I have an interesting calc question here but im not sure how to solve it. Can someone perhaps give me a helping hand or guide me through steps?

A balloon that takes images of the earth is shot up in the sky with rockets from 0 ft off the ground is given by the height of the function s(t)= $-18t^2+120t$ .

a) Find velocity after 2 and 4 seconds as it approaches space. b) When does the balloon reach full altitude? c) When does it touch back down to earth?

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    $\begingroup$ You're missing a few things. You write that a balloon is given by a function, but maybe you mean the height of a balloon is given by a function. You have $18^2$ where you might mean $18t^2$. A rock enters the question and then leaves with no effect - what is that about? Please edit your question into something sensible. $\endgroup$ – Gerry Myerson Jun 25 '12 at 12:16
  • $\begingroup$ @GerryMyerson What do you mean what would you add to this question to make sense of it? $\endgroup$ – soniccool Jun 25 '12 at 12:17
  • $\begingroup$ Did you read any of what I wrote, other than the last sentence? I told you about three things that don't make sense, that need your attention. Please, do something about them. $\endgroup$ – Gerry Myerson Jun 25 '12 at 12:19
  • $\begingroup$ Oh i see thank you so much $\endgroup$ – soniccool Jun 25 '12 at 12:20
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    $\begingroup$ $s(t) =-18^2 + 120t$ suggests that the balloon will never come back. On the other hand $-18t^2+120t$ makes more sense. $\endgroup$ – Saurabh Jun 25 '12 at 12:21

Well, I believe that the velocity of an object is its derivative.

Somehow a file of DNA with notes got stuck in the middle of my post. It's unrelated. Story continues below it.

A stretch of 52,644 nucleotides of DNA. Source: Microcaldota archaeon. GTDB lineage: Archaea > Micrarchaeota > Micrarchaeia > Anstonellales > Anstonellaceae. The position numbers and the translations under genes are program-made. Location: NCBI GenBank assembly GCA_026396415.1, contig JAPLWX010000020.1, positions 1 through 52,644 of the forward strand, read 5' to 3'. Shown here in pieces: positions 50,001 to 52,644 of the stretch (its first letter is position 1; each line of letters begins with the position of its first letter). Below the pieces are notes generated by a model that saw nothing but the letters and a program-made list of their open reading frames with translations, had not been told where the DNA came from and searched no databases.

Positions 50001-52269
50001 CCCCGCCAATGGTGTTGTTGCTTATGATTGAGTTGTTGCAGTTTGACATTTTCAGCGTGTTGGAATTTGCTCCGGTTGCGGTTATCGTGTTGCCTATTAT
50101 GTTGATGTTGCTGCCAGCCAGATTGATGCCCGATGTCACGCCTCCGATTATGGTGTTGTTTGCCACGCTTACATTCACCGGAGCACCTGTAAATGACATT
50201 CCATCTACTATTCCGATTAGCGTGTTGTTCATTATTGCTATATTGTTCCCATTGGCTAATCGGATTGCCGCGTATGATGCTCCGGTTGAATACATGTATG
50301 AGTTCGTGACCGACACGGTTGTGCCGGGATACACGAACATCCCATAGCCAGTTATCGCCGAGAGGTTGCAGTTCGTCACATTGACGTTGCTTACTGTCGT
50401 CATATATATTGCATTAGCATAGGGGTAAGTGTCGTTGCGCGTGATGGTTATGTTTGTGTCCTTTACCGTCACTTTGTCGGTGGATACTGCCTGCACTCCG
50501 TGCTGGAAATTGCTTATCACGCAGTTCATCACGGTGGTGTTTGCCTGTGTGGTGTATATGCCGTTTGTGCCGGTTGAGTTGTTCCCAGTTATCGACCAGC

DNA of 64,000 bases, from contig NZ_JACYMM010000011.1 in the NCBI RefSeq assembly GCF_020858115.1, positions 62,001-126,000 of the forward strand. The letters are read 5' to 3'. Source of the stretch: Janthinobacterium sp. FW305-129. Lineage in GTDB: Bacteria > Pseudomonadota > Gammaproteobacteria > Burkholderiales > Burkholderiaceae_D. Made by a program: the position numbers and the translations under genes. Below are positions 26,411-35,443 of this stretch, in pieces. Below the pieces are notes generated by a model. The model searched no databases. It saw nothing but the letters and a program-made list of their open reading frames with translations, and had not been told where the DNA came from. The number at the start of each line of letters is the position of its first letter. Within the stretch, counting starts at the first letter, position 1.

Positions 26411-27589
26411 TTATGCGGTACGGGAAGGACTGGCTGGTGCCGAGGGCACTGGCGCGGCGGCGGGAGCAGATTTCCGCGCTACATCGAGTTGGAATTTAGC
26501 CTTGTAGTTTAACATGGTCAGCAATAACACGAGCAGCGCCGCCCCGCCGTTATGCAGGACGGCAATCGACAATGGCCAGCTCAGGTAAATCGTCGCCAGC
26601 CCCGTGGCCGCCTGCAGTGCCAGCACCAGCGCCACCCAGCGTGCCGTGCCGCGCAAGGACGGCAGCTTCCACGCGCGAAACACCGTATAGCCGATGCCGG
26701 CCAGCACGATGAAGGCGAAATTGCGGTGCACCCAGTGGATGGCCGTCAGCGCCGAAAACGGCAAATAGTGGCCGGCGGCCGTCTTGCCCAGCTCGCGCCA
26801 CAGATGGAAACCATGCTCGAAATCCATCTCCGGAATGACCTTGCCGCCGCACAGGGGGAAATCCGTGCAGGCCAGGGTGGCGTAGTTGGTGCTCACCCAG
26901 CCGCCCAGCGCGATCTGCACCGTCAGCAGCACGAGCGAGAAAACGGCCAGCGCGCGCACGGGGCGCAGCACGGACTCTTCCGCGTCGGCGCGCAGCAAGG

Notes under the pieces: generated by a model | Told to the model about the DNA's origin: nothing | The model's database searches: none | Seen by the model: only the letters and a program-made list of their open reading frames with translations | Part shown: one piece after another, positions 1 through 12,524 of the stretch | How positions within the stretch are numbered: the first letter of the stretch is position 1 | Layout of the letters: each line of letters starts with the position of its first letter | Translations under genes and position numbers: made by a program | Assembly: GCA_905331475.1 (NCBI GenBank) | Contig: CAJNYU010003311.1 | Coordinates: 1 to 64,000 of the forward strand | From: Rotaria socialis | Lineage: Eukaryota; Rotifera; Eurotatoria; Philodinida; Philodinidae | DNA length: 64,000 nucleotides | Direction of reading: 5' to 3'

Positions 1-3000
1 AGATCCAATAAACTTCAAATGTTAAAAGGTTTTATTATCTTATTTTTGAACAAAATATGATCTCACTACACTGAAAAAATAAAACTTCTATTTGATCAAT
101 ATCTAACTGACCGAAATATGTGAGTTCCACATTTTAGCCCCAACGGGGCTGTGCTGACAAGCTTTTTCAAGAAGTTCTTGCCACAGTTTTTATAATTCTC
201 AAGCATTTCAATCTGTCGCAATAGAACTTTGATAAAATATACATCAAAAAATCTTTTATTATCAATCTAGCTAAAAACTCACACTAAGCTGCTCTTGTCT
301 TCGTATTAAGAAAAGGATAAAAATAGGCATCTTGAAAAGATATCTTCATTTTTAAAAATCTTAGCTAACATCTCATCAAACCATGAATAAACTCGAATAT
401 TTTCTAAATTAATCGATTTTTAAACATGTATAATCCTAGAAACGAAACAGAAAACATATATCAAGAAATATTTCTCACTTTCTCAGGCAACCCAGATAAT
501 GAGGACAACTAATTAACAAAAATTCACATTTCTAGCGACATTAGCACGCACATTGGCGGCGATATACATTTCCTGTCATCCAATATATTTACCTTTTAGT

So, find the derivative of your initial function.

$$\ s(t) = -18t^2 + 120t $$

With a simple application of the power rule, we arrive at

$$\ s'(t) = -36t + 120 $$

$$or~ v(t) = -36t+120$$

Now, you have a function that will give you the balloon's velocity at any time t, since the derivative is the instantaneous rate of change(aka velocity).

  • $\begingroup$ How would i find when the balloon reaches full altitude and when it touches back down to earth? $\endgroup$ – soniccool Jun 25 '12 at 12:32
  • $\begingroup$ See my comments elsewhere. $\endgroup$ – Gerry Myerson Jun 25 '12 at 12:55

The rate of change of the objects height with time is the first derivative of the function s(t) this also (intuitively) would be the vertical velocity of the balloon.

When the balloon has a zero velocity it's reached the top of its "curve" - its maximum height.

So if $s(t)=-18t^2+120t$ then $s'(t)=-36t+120$ now we must solve this for zero to find its maximum height or evaluate it at 2 or 4 for its velocity after 2 or 4 seconds (I'll leave that last one for you, it's trivial).


when the balloon "touches" back down to earth (more aptly it crashes) the height is zero

$$s(t)=0=-18t^2+120t$$ Right away this tells us that at time 0 the balloon is already at zero height. We're more interested in later on, so we divide by $t$ (knowing it's not zero anymore) then we get. $$s(t)=-18t+120\\18t=120\\t=\frac{120}{18}=\frac{20}{3}$$

In doing physics questions it's useful to write down your knowns (quantities that are given to you) and the things you want to solve for. Looking at this find a way to rewrite the question in a more "step-by-step" way before you solve. Physics questions hone a very useful set of problem solving skills and enrich you with more than just a basic understanding of Newtonian Mechanics - they train you in a type of thinking that is ubiquitous and necessary in many fields of study.

  • $\begingroup$ Also, it's generally good form to mark questions as "homework" if they are. $\endgroup$ – damagedgods Jun 25 '12 at 13:08
  • $\begingroup$ The only thing you've left for OP to do is to remove the apostrophes from "it's curve" and "it's maximum height". $\endgroup$ – Gerry Myerson Jun 25 '12 at 13:12
  • $\begingroup$ @GerryMyerson Fixed, cheers. $\endgroup$ – damagedgods Jun 25 '12 at 13:14

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